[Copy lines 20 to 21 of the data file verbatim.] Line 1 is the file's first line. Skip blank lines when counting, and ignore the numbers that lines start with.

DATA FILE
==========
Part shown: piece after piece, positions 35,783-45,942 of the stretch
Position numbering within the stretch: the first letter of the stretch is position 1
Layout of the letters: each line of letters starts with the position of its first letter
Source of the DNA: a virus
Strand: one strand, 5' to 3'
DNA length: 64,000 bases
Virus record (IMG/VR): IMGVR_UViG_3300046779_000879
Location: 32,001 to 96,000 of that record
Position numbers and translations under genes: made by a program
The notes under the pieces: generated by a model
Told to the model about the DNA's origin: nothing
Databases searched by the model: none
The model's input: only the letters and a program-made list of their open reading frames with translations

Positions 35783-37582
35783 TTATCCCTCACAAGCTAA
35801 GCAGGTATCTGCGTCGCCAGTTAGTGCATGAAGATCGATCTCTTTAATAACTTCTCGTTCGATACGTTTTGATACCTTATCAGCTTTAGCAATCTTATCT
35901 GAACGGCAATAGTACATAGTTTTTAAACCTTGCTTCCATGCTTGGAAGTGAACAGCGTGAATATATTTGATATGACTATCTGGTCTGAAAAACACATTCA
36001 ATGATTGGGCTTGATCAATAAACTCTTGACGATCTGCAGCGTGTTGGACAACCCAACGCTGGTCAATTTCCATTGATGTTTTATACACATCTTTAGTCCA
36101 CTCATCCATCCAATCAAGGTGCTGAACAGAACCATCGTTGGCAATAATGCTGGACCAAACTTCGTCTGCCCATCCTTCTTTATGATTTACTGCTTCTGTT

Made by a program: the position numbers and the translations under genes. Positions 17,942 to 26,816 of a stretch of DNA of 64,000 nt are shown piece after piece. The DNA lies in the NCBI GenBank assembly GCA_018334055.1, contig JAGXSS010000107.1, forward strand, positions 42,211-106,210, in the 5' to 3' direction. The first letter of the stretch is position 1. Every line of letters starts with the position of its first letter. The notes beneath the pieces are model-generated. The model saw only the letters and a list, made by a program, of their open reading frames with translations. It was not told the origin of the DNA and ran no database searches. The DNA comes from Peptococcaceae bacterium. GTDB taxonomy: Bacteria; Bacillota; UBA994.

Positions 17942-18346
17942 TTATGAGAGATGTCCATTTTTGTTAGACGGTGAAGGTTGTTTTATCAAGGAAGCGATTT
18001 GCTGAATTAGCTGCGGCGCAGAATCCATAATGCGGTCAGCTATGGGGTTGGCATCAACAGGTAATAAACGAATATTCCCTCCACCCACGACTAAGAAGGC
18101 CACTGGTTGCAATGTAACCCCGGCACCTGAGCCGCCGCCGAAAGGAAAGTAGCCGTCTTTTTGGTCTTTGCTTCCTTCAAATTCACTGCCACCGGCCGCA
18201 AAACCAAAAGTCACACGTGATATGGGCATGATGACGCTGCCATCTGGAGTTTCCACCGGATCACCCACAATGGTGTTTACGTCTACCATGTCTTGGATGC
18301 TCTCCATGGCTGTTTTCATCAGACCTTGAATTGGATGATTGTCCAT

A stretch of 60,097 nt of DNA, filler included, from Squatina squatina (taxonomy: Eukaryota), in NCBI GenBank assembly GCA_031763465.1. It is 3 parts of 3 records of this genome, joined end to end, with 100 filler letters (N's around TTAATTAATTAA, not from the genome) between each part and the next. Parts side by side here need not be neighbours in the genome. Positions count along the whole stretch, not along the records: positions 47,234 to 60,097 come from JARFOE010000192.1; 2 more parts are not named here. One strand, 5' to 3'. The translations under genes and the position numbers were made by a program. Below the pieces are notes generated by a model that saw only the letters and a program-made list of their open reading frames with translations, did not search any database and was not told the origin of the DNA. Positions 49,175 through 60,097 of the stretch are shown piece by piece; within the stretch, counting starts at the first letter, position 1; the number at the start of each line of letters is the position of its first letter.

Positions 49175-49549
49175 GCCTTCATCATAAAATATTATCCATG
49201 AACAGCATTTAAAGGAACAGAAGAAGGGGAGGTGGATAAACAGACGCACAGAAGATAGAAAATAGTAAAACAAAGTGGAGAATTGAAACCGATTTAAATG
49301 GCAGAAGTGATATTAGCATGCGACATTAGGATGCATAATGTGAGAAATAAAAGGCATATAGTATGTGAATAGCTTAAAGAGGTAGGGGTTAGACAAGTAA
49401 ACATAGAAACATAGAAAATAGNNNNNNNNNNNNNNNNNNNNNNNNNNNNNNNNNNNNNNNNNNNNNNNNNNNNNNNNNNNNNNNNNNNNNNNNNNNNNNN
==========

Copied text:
Made by a program: the position numbers and the translations under genes. Positions 17,942 to 26,816 of a stretch of DNA of 64,000 nt are shown piece after piece. The DNA lies in the NCBI GenBank assembly GCA_018334055.1, contig JAGXSS010000107.1, forward strand, positions 42,211-106,210, in the 5' to 3' direction. The first letter of the stretch is position 1. Every line of letters starts with the position of its first letter. The notes beneath the pieces are model-generated. The model saw only the letters and a list, made by a program, of their open reading frames with translations. It was not told the origin of the DNA and ran no database searches. The DNA comes from Peptococcaceae bacterium. GTDB taxonomy: Bacteria; Bacillota; UBA994.

Positions 17942-18346